Sunday, November 25, 2007

Where We Live

While living in a still-developing nation has its challenges, life in a section of the city like ours gives us almost all of the comforts and conveniences of the US. Below we proudly present some photos of our neighborhood. For more, see the whole album at http://picasaweb.google.com/carlosandamyg/OurLatestHome



the view from one of our bedroom windows

Standing on the bike path in the middle of the boulevard
that goes in front of our neighborhood


Amy's school

Sunset, as seen looking north-ish from the boulevard

Amy

Carlos and our present vehicle

Sunset view from the top of the boulevard

Thursday, November 15, 2007

Europe Recap

We never really got around to it, but for those interested, here is the account of our last few weeks in Europe.

Firenze
After all the glories of Rome, we were a little overwhelmed and exhausted, and Florence was the perfect place to land next. Sunny and slower-paced, we got to enjoy a city where you could walk literally EVERYWHERE without even requiring the use of public transportation. Carlos' highlight was the bistecca fiorentina, which is definitely a culinary marvel. Amy fell in love with the gelato, which was the best we had in all of Italy. Being surrounded by so much renaissance art was also incredible. All the photos can be found [here].

Milano
We only allocated an afternoon and evening in Milan. This was because 1) it is a ridiculously expensive city, and 2) We wanted to maximize our time in Paris and give ourselves some down time in Brussels before the transatlantic flight to Mexico.

The first challenge to our adventure came when our train out of Florence was delayed by several hours. We ended up arriving just before sunset in Milan. Then, to make things worse, the moment we set foot outside the hotel, a gentle rain began to fall. We did not let this stop us, however. Our main goal in Milan was to see the Castello Sforsezco, and then possibly the shopping district. We set out with our umbrella and a map and made the most of our 15 hours in Milan. The castle entrance was closed by the time we arrived, but we gave ourselves the tour of the impressive outer walls, and truthfully the rain and nightfall made it even more surreal.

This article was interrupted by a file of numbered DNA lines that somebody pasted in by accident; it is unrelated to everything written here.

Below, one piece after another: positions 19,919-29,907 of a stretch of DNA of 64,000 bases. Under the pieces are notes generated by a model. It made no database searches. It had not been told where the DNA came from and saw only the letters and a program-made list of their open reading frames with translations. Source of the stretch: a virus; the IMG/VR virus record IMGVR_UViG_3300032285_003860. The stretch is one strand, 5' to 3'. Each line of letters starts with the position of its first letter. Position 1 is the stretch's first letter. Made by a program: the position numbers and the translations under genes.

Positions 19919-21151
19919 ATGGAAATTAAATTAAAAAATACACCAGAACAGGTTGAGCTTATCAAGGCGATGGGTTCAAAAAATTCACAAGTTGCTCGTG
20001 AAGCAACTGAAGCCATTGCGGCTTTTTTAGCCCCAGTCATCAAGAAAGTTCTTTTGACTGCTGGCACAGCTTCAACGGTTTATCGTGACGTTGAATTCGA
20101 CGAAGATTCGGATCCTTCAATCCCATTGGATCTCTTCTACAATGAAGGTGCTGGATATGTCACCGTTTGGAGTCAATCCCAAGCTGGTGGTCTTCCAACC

After that, the rain stopped and we ventured into the shopping district, which totally blew our minds. We spent the shortest time in Milan but it was there that we maxxed out our camera's memory card in the fastest amount of time. We both adored the city, but also discovered that it could be a very hazardous place for our bank account. The shopping is astounding. The architecture was impressive. We would love to go back and thoroughly explore someday. All of our Milan photos are [here]



Paris

No first-time trip around Europe would have been complete without visiting the City of Lights. We generally have a rule that to stay in any part of the world, we must be able to manage basic conversation in the language. This rule held up pretty well in Barcelona with Catalan/Spanish, and then in Italy with our combined knowledge of Italian, which put together was something to reckon with. However, we were so determined to go to Paris that we put aside our total lack of basic competency in the language and figured we'd just go for it. A pretty risky decision to make in the one city where people are least likely to speak any other language.

It was completely worth it. Despite the change in climate to a colder temperature, plus some rain, we got out and saw the essentials: Eiffel Tower, Notre Dame, and a gorgeous fall afternoon walk for several miles along the Seine River. On top of this, we were able to witness firsthand the frenzy that swept into town for the Rugby World Cup, being hosted by France. It was evident everywhere, most notably at the Eiffel Tower, where a giant inflated rugby ball was stuck into the center of the tower and a massive TV screen on the outside broadcasted all the updates.

Not only were we absolutely taken aback by the utter gorgeousness of this city, but we really enjoyed the diversity, the elegant culture, the intricate but reliable metro system, and the food, of course.

As far as the language, the stereotype was true in our case. Most Parisians had little patience for tourists or anyone else with minimal French. However, this turned out not to be a problem for us.

First of all, we found refuge in the predominantly Muslim immigrant neighborhood near our hotel. Along the main street, it seemed nobody actually spoke French, nor did many of them seem to have a language in common. This resulted in a lot of hand motioning and nonverbal communication, and Carlos and I blended right in, at least in terms of language. Second, you pick up a language fast when there's no choice, because otherwise you don't eat, get on the subway, or accomplish any other essential activity. After four days in Paris, we were already managing the basics of ordering fast food, buying metro tickets, and general politeness in French. And the Parisians, in turn, rewarded this with courtesy and even a smile and correction when we got it wrong. They're very careful guardians of their language, and we would be too if we were fluent in the beauty that is French.